Hard to believe that this script went through all the development it would have done to justify the $165 million spent on the project and still remain so bloated. The narrative has at least an hour's-worth of material (visits to not one but *two* dead-end planets) that could have been omitted with any of several simple plot devices so as to get us to the all-important "inside the black hole" denouement with no loss of drama but imposing considerably less on the audience's patience and good will.
And even typing "inside the black hole" brings home the absurdity of that denouement: a super-evolved humanity using it to transmit back in time crucial information without which it would not have survived to super-evolve in the first place -- a paradox supposedly solved by their being able to manipulate time, but which is lazily used to imagine that this somehow frees time from causality.
As if that weren't enough, Cooper makes the effort to spell out "Stay" to his past self already knowing that he's going to ignore his own advice, and presumably knowing that if he didn't ignore it, he wouldn't be there to transmit the civilization-saving data either. And why would he want himself to have stayed anyway? To save his daughter from being upset on that particular day? The absurd juxtaposition of narrative registers -- folksy intergenerational family drama on the one hand, high-concept time travel with high-stakes civilizational survival on the other -- is almost surreally ludicrous.
"Weary, stale, flat, and unprofitable". And also utterly exhausting.
For me, this film was a success because it captured that horrified sense of loss not only of a battle, or of lives, but of a whole culture and the 650-year history that had produced it. The decision to focus only on the ordinary foot-soldiers (to the extent that none of the three leaders had a single line to speak, and William did not even appear on screen) was a good one, since it allowed the story to represent the fate of peoples instead of just the fate of kings. The narration, in a good imitation of the style of Anglo-Saxon epic poetry, was mournful and measured, and the revelation of the narrator's identity at the end nicely rounded out one thread of the story. Despite the constant bloodletting, the characters were attractive: Leofric the happy-go-lucky coward who does the right thing in the end; Hrothgar the weary general always trying to rally his weary men for one more fight; and Snorri the captured Viking who becomes a mainstay of the English at Hastings. The final stages at Hastings reminded me of the poem commemorating another English defeat, 75 years before:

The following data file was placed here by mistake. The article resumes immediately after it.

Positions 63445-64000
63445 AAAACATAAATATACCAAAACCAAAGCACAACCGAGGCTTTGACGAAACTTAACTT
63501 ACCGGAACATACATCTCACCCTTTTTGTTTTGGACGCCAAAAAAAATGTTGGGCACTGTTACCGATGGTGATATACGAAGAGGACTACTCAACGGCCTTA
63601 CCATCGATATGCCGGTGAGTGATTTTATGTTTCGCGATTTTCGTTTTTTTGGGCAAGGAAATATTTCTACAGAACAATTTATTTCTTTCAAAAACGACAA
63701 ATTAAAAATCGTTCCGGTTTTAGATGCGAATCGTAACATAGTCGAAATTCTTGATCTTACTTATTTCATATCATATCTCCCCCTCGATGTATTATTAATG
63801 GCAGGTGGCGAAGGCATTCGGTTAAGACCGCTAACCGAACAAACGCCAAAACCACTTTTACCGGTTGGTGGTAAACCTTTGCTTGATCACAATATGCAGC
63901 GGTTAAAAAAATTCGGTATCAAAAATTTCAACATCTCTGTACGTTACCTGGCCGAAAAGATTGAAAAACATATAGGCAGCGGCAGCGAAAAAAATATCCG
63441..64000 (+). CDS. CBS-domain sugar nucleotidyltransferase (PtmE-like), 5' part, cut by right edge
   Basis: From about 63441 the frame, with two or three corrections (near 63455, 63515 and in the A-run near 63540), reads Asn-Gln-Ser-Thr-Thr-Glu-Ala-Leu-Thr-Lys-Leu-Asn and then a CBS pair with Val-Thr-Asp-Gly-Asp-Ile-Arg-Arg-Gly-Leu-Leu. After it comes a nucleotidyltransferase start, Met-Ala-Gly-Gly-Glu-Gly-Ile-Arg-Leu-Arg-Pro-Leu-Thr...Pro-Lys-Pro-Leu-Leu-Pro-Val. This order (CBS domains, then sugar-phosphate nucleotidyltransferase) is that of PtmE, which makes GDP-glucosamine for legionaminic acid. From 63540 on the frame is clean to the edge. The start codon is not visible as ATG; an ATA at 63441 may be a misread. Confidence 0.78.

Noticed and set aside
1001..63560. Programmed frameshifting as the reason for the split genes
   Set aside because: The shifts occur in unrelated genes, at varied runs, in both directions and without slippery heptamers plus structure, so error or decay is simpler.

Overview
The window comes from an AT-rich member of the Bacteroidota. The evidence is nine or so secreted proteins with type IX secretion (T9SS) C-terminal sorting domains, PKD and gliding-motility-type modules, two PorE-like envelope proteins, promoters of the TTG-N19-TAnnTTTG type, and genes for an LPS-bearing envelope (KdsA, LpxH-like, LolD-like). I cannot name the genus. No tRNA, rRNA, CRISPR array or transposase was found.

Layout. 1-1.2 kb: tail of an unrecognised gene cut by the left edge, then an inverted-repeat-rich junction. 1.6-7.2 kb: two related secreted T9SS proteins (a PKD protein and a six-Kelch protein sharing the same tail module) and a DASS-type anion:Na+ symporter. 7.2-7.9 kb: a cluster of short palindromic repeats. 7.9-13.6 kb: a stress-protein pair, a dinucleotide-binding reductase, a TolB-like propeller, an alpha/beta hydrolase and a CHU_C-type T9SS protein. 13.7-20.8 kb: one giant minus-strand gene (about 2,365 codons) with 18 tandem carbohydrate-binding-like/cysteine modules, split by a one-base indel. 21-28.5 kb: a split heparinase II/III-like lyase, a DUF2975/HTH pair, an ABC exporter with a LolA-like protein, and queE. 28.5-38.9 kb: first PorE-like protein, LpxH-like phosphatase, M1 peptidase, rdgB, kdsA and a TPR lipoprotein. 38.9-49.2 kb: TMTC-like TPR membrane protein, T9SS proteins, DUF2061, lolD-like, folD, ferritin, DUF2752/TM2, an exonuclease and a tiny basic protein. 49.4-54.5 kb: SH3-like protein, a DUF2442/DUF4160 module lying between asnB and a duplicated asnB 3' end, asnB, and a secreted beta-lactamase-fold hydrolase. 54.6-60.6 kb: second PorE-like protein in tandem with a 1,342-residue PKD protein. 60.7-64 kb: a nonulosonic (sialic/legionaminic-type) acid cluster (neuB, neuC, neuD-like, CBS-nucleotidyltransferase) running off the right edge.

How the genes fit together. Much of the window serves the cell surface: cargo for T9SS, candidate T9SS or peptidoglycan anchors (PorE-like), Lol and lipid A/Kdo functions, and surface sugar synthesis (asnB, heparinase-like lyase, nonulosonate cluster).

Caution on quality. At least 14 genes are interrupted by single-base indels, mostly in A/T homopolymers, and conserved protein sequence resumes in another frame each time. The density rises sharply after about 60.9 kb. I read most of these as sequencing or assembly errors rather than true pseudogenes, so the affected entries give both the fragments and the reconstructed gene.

"Thought shall be harder, heart shall be keener / Spirit shall be greater, as our might lessens." (The Battle of Maldon, 991)
Stephen Poliakoff seems to have got into a bit of a rut: although he is rightly praised for creating characters with interesting quirks in their history and personality, almost all his recent dramas seem to revolve around very wealthy -- or at least socially advantaged -- people, usually eccentric, for whom giving or attending parties, or talking about parties they used to attend, or remembering overhearing other people reminisce about parties they attended, forms an improbably large proportion of their waking thoughts. Frankly it's beginning to seem formulaic. With all this partying, perhaps Mr P. needs to stay in more?
Here the eccentric, hugely wealthy party-giver is Paul Reynolds, who develops a fixation with employing, then serially disappointing, a bright and efficient young secretary, Lizzie. It's insinuated that he has business genius and a farsighted understanding of emerging trends, but we're not really given enough evidence to tell if that aura is really deserved. Written in 2004/5 (I think?), Paul's late-80s prediction that bookshops with integral cafés were the big thing of the future might have looked prescient -- a prescience the writer seems to contrast with Lizzie's later employer's crash in the dot-com bubble. Yet half a decade on, with Borders gone and Waterstones just hanging on, who can say that big bookshops with cafés were the canny choice, compared to internet retailing? The future has turned round and bitten the author back.